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Publication numberUS3703059 A
Publication typeGrant
Publication dateNov 21, 1972
Filing dateJun 28, 1971
Priority dateJun 28, 1971
Also published asCA956411A1, DE2231417A1, DE2231417B2
Publication numberUS 3703059 A, US 3703059A, US-A-3703059, US3703059 A, US3703059A
InventorsKessler Milton
Original AssigneeKessler Milton
Export CitationBiBTeX, EndNote, RefMan
External Links: USPTO, USPTO Assignment, Espacenet
Extensible perforate floor mat and friction device
US 3703059 A
Abstract
A perforate plastic floor mat and friction device having an upper surface of parallel narrow strips spaced apart approximately their own width, and a lower surface of more widely spaced strips underlying and crossing the upper strips to provide rectangular apertures, and plastic connectors having locking portions fitting into said apertures and engaging the upper and lower strips to lock together smaller such mats into larger ones.
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Description  (OCR text may contain errors)

[451 Nov. 21, 1972 United States Patent Kessler [54] EXTENSIBLE PERFORATE FLOOR 0 5 m mm Tm m mm Lm m mm m mm H WA N we 5 mm NW ml 1 m m 2 MAT'AND FRICTION DEVICE Primary Examiner-John E. Murtagh Attorney-Max L. Libman [72] Inventor: Milton Kessler, 6690 Harrington Avenue, Youngstown, Ohio 44512 June 28, 1971 [22] Filed:

21] Appl. Nol: 157,101

ABSTRACT A perforate plastic floor mat and friction device havmm w m 2, 1 5 w W m 1E 1 2 5 [52] US. [51] Int. Cl. [58] Field of Search ..52/l77, 581,180; 15/215, 216,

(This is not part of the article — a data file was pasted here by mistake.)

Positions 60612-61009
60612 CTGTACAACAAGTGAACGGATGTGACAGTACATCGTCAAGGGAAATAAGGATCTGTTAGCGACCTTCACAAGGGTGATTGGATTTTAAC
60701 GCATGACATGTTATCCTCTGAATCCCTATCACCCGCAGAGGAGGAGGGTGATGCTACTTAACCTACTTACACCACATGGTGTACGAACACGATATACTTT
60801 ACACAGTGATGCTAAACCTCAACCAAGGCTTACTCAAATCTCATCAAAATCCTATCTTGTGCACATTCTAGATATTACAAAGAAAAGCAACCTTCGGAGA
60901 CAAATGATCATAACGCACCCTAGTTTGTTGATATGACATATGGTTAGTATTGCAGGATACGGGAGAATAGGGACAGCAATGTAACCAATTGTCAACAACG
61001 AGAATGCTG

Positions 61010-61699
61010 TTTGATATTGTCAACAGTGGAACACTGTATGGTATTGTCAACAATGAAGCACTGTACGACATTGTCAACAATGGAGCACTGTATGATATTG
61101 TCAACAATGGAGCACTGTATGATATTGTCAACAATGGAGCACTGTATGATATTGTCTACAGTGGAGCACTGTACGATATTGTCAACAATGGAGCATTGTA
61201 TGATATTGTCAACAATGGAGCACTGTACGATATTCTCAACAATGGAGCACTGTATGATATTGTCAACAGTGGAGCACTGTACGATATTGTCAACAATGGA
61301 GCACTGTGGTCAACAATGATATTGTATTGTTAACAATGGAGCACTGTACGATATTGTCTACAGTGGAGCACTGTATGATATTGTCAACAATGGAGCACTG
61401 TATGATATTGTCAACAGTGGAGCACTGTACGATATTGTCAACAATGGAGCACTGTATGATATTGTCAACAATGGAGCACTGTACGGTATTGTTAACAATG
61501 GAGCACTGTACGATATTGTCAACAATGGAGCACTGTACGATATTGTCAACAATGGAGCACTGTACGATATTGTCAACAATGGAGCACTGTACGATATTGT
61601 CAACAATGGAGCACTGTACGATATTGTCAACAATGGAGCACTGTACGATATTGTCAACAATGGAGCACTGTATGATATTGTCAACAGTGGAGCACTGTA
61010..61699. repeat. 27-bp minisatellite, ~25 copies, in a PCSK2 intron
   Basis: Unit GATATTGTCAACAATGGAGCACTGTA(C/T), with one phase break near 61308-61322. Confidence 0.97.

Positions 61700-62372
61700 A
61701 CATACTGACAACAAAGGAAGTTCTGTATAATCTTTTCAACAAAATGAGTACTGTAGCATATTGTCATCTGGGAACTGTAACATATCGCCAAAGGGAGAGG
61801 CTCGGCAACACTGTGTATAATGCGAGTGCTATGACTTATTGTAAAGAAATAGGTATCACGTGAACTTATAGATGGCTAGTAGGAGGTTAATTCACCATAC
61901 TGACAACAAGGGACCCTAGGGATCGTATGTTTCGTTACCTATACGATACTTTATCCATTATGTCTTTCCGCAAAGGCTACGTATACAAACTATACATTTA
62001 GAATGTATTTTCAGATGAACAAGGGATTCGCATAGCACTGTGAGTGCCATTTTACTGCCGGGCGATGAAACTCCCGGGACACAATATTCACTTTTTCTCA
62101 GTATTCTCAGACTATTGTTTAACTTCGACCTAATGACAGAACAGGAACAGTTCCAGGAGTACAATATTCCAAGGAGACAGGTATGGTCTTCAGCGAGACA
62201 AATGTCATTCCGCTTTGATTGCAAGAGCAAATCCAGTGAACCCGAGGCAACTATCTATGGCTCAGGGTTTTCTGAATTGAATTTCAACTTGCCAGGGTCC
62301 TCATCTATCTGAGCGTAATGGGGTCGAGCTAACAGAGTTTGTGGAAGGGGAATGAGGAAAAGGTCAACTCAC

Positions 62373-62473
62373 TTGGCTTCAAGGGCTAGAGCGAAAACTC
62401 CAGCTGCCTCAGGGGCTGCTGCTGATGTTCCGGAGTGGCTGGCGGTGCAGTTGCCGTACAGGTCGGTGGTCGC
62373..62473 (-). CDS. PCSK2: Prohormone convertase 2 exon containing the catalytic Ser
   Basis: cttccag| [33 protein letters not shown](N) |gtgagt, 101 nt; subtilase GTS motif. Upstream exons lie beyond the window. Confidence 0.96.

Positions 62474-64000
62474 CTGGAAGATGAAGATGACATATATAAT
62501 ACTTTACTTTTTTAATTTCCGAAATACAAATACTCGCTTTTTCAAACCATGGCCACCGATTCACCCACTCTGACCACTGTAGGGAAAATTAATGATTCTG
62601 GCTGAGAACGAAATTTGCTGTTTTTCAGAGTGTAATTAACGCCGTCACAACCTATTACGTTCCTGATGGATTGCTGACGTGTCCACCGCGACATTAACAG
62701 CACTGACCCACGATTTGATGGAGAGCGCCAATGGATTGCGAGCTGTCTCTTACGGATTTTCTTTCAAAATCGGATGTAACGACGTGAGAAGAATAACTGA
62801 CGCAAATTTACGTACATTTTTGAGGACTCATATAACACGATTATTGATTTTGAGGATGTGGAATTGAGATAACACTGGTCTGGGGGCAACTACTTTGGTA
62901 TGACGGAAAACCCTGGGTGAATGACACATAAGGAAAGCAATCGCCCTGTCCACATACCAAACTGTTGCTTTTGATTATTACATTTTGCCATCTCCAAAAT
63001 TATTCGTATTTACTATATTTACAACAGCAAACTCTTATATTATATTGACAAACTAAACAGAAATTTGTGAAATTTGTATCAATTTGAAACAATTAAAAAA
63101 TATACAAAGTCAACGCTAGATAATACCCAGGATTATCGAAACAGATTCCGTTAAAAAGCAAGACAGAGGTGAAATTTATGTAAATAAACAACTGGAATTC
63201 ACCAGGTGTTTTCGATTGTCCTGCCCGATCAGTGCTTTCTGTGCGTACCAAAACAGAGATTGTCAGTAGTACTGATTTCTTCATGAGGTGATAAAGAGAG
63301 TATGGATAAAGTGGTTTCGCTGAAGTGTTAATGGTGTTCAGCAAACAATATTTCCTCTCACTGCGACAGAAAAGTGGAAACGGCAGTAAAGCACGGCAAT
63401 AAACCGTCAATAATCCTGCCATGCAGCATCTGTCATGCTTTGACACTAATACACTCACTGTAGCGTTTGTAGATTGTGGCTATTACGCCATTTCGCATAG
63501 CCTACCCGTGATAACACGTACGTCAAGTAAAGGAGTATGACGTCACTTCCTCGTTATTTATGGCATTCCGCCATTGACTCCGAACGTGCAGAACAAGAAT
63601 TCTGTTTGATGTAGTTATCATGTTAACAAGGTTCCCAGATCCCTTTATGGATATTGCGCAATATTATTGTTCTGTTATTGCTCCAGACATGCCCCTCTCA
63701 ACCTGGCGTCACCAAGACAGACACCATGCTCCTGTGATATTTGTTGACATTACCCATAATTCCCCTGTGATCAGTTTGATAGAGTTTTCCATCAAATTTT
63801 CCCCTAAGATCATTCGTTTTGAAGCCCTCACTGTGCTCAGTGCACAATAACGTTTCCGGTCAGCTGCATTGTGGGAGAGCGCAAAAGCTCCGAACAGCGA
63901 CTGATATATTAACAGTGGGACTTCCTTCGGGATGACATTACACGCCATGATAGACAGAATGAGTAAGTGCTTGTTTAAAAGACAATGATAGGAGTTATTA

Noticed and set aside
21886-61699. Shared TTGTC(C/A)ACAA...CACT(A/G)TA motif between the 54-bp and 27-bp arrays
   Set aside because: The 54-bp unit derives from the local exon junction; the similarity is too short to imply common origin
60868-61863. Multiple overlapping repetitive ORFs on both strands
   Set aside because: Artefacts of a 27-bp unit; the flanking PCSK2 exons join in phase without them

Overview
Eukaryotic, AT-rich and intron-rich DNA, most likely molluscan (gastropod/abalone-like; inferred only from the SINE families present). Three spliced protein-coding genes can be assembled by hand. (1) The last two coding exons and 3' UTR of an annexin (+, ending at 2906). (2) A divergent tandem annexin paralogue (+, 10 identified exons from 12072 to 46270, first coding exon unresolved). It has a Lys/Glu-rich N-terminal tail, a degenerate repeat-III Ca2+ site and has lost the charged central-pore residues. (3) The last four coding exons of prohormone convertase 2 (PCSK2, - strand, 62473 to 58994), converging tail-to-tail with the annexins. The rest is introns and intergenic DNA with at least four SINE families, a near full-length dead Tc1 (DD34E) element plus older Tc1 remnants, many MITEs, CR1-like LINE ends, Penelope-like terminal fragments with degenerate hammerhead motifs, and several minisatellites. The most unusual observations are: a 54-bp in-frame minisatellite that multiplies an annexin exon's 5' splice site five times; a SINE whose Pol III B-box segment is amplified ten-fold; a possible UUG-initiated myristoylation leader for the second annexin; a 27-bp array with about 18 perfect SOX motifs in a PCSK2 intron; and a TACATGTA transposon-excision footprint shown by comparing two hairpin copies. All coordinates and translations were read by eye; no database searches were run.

tures, and plastic connectors having locking portions Reierences Cited fitting into said apertures and engaging the upper and UNITED STATES PATENTS lower strips to lock together smaller such mats into larger ones.

7 Claims, 14 Drawing Figures 3,602,955 9/1971 Schwartz.....................S2/581 a lll...

PATENTEnnum m2 7 3.103.059 V SHEET 1 [IF 2 FIG. I.

60 6 LT n 12 14 C I: 5:3:

if 2229 5, 4 2 2x44 FIG. 6. 9d 26 ll 9 FIG 7 INVENTOR Milton Kessler ATTORNEY P'A'TENTED W21 I972 sum 2 0F 2 FIG. I2.

F I6. I4.

56 lA. Ill! Ill INVENTOR Milton Kass/er ATTORNEY w placed under the spinning wheel of such a vehicle to provide sufficient friction to enable the vehicle to move forward. The upper surface of the mat is comprised of a number of narrow parallel plastic strips separated by a distance of the same order of magnitude as their own width, and preferably provided with anti-skid corrugations on the top surface of the strips to provide a high friction walking surface, while the lower surface of the mat consists of a series of more widely spaced parallel strips crossing the first strips to thereby provide rectangular perforations through the mat, so that the floor upon which the mat is laid can dry itself out, and also permitting dirt or mud to be cleaned from the feet of the users and to fall into the interstices to the floor upon which the mat is laid. Such mats are often used in the lobbies of public buildings, and also in damp work situations to keep the feet of workers raised above a damp floor, usually of concrete, and also to provide a good friction surface which enhances the safety of the IISGI'.